Petitioning To Create New Canine Run
The proposed creation of a new dog run in Forest Park, a spike in robberies and burglaries and honors for a local group seeking improvements to railroad operations highlighted a joint meeting of the Glendale Property Owners Association (GPOA) and the Glendale/104th Precinct Civilian Observation Patrol (104COP) last Thursday night, Apr. 19, at St. Pancras Pfeifer Hall.
Michelle Cook announced that she is circulating a petition to gain supporters for the development of a dog park on the Glendale side of Forest Park in an area off the intersection of Myrtle Avenue and 82nd Street. There is currently a dog run in operation on the Woodhaven side of the park along Park Lane South.
According to Cook, the Glendale location is currently used as an unofficial dog park by local canine owners. It is surrounded by three gates and adjacent to the Jackie Robinson Parkway. The petition, which will be presented to Community Board 5, seeks to have a fourth gate installed to enclose the area and prevent dogs from potentially running out into the street, Cook added.
The concept was welcomed by GPOA President Brian Dooley, who stated that having a contained recreational area for canines would prove to be an asset for the entire neighborhood, as it provides dog owners with a proper place to let their pets exercise and socialize.
“All they’re asking for is fencing. They’re not looking for a huge expenditure,” Dooley said. “It’s not a heavily used area.”
Kathy Masi of the Glendale Civic Association suggested that Cook organize a group of volunteers who would be able to maintain the dog run should it be built. Cook indicated that her petition had already been signed by over 60 residents, many of whom are dog owners who have expressed interest in participating in the upkeep of the location.
Fighting thefts and graffiti
Burglaries and robberies are on the rise around the 104th Precinct, and residents should take steps to protect themselves from becoming victims of these crimes, the force’s commanding officer advised.
Capt. Michael Cody reported that the 104th Precinct is down by 0.5 percent for the year in overall felonies but up 2.8 percent during the last 28-day period which concluded on Apr. 15. Grand larcenies and auto thefts plunged, but he stated that robberies are up 60 percent year-to-date; 77 incidents have been reported so far in 2012, up from 48 during the same timeframe a year ago.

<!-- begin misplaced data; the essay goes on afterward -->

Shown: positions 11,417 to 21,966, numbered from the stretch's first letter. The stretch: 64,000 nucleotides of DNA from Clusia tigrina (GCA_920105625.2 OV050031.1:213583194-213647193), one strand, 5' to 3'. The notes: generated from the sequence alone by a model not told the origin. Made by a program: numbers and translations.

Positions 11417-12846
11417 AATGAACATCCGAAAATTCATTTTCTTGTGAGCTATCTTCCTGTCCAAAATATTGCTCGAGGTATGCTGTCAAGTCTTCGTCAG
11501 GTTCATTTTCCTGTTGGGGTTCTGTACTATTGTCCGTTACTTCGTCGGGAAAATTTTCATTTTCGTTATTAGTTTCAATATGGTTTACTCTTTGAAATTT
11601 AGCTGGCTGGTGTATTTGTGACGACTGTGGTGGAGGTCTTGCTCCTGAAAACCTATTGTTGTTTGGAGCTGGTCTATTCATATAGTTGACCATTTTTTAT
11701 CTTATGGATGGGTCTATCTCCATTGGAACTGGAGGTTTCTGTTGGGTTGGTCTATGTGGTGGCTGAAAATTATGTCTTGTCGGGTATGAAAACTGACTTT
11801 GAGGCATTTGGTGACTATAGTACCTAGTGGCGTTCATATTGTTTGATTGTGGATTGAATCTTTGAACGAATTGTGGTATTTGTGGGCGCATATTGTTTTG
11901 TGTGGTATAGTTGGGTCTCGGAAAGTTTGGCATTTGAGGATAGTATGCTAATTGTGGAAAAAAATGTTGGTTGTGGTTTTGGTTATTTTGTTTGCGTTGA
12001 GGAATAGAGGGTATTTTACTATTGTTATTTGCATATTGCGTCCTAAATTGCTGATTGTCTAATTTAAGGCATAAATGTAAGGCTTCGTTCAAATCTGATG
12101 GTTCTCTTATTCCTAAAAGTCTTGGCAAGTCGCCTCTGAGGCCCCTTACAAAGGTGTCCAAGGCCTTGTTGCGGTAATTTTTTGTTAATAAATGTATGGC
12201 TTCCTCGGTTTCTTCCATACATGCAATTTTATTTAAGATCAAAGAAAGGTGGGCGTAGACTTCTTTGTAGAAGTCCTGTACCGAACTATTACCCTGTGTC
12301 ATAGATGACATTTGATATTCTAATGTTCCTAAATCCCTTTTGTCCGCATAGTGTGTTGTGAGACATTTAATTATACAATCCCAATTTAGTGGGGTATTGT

The spike in robberies was largely blamed on the warm weather, which brought out more people and, conversely, more criminals. Cody stated that many of the robberies involved the theft of hand-held electronic devices.
Of the four robberies which occurred in the Glendale area, two of the incidents resulted in arrests of suspects almost immediately after the robberies occurred, the captain said.
Approximately 91 burglaries have also taken place in the 104th Precinct’s confines during the first four months of 2012, up from 88 tallied last year, Cody stated. In many of the incidents, he pointed out, the suspects gained access through unsecured rear windows or doors.
The captain advised residents to always secure their windows and doors when leaving home: “It takes a second or two, but it prevents an opportunity for a burglar.”
Frank Kotnik, 104COP president, later added that the organization is offering a $500 reward for information leading to the arrest and conviction of a suspected burglar. Posters advertising the reward program are being disseminated around the neighborhood.
In response to the recent spike in break-ins and robberies, the precinct has brought in additional officers and shifted around its Anti-Crime teams to areas where the crimes have been most prevalent, according to Cody. The 104th Precinct’s Mobile Command Unit was also brought to Ridgewood and proved instrumental in the recent arrest of two robbery suspects in the area, he added.
Howard Jaeger, GPOA first vice president, informed the commanding officer that a number of recycling collectors have been spotted walking into private driveways, seemingly to look through garbage cans. Cody stated that, if such individuals are spotted, residents should advise them to leave their property and to call police if their request is ignored.
Several residents also complained about graffiti-scarred locations around the Glendale area. Lt. James Lombardi, the 104th Precinct special operations coordinator, noted that the command has made 160 arrests yearto date for graffiti-related crimes, the highest number in the entire city. The command also regularly tracks prolific vandals or crews known to tag around the area.